Growing my Personal Learning Environment

My Personal Learning EnvironmentIf I was a seed at the beginning of this week, I’ve definitely gained a few roots, stems, and possibly even a leaf or two. Cultivating a professional online presence is not an easy task. It takes time and know-how to select, design, share, contribute to, and otherwise refine my digital footprint.

In EdTech 543 I joined several new online learning communities this week (the usual ones Facebook, Diigo, and Twitter didn’t count ). I had to be an active participant (no lurking!) by sharing resources, links, making comments, and otherwise contributing. What I originally thought would be an easy task turned out to take a significant amount of time and strategic planning.

Take Pinterest, for example. I purposely avoided this site in its early stages because, well, it was just too…pretty. Time-consuming. Crafty. I knew my baked goods, job charts, or bulletin boards would look nothing like its gorgeous pictures. What started small in early  2010 has become the third most popular social networks in the U.S. It’s huge. Just like they did with Twitter, people have started using Pinterest in all sorts of creative ways: including education.

Realizing its educational potential, I finally created my first board. It was actually a fascinating experience but not because of Pinterest itself (I found the interface quite easy to grasp), but what I realized about myself during the process. Rather than create a general resource on Personal Learning Environments (PLEs) – there are many, and great ones, too – I chose to create a visual depiction of MY personal learning environment. It is a visual collection of my favorite websites, online learning communities, productivity tools, professional development ideas, and other resources that capture the brilliant intersection of education and technology. In short, it is my digital footprint. It is me.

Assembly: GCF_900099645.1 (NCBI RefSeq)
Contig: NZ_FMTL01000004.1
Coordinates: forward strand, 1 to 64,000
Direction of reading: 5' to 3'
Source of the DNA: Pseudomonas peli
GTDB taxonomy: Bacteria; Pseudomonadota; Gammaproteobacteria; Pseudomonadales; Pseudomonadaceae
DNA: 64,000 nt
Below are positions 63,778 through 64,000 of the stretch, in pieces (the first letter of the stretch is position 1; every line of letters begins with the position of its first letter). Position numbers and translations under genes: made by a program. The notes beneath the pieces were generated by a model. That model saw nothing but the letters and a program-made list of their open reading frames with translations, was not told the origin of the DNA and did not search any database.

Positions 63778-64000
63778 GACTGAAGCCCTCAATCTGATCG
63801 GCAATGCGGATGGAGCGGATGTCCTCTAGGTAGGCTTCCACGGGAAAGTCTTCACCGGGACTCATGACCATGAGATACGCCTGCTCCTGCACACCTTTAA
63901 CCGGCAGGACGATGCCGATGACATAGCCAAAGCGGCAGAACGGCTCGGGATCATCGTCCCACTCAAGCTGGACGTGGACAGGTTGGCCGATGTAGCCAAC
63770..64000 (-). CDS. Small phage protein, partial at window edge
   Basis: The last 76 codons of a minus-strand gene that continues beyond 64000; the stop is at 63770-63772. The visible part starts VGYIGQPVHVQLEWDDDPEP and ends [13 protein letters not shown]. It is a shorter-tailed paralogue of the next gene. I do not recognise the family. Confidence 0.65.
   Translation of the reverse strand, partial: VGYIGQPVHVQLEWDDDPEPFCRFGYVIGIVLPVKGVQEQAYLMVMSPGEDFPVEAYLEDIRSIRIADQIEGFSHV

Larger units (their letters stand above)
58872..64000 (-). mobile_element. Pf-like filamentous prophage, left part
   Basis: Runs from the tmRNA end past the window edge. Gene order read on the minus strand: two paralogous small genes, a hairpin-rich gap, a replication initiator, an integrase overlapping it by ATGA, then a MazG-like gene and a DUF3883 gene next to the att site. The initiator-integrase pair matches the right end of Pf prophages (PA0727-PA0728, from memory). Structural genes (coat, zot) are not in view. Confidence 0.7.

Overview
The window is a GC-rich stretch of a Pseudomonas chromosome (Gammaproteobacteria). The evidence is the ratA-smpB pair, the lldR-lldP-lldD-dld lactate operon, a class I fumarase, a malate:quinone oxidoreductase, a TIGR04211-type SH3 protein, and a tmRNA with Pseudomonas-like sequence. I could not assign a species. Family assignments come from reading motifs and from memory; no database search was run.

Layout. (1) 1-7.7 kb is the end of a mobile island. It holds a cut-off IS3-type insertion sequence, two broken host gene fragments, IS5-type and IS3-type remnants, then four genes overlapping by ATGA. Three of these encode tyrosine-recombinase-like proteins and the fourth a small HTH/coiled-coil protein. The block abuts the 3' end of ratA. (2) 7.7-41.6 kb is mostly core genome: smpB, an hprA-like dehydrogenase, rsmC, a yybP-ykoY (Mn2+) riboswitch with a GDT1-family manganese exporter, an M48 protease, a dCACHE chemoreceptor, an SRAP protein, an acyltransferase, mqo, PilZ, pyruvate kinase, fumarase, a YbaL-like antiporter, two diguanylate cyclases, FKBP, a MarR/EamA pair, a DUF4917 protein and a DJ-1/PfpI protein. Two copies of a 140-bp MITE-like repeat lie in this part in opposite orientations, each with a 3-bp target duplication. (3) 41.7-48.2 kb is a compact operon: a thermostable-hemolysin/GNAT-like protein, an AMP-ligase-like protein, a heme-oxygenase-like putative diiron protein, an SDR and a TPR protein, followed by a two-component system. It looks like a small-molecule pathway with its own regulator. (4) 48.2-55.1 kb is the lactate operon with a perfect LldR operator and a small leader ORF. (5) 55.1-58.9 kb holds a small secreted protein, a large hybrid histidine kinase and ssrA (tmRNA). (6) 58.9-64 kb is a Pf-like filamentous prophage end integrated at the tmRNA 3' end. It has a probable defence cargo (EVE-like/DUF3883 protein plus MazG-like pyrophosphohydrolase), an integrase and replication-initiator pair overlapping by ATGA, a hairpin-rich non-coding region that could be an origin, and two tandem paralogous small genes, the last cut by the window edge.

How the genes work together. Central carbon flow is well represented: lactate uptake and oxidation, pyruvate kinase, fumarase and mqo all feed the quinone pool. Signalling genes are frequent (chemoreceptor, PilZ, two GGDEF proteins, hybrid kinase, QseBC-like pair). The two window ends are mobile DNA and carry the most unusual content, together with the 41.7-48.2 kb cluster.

[PLE’s, by the way, differ from Personal Learning Networks (PLNs). PLEs are the larger circle, that include our resources, productivity tools, blogs, etc., whereas PLNs are a smaller circle inside our PLE circle consisting of the networks are are part of.]

So, I joined several as depicted on my Pinterest board including Edmodo, Global Ed Con and iEarn (I even submitted a learning proposal and was accepted!), and Classroom 2.0. I also spent some time on Learnist and Google Plus exploring, finding people to follow, making comments, and gleaning resources.

I created a PLE diagram that shows connections between all of these communities. While I like the interactivity of the Pinterest board, I needed something that could visualize a network, nodes, connections, branches, growth, or other relationships that are core to a PLE. I chose to use Easel.ly, an online infographic design tool (pretty but a bit tricky). I even attempted to align my communities and resources with the NETS for Teacher standards. Here is my finished product:


easel.ly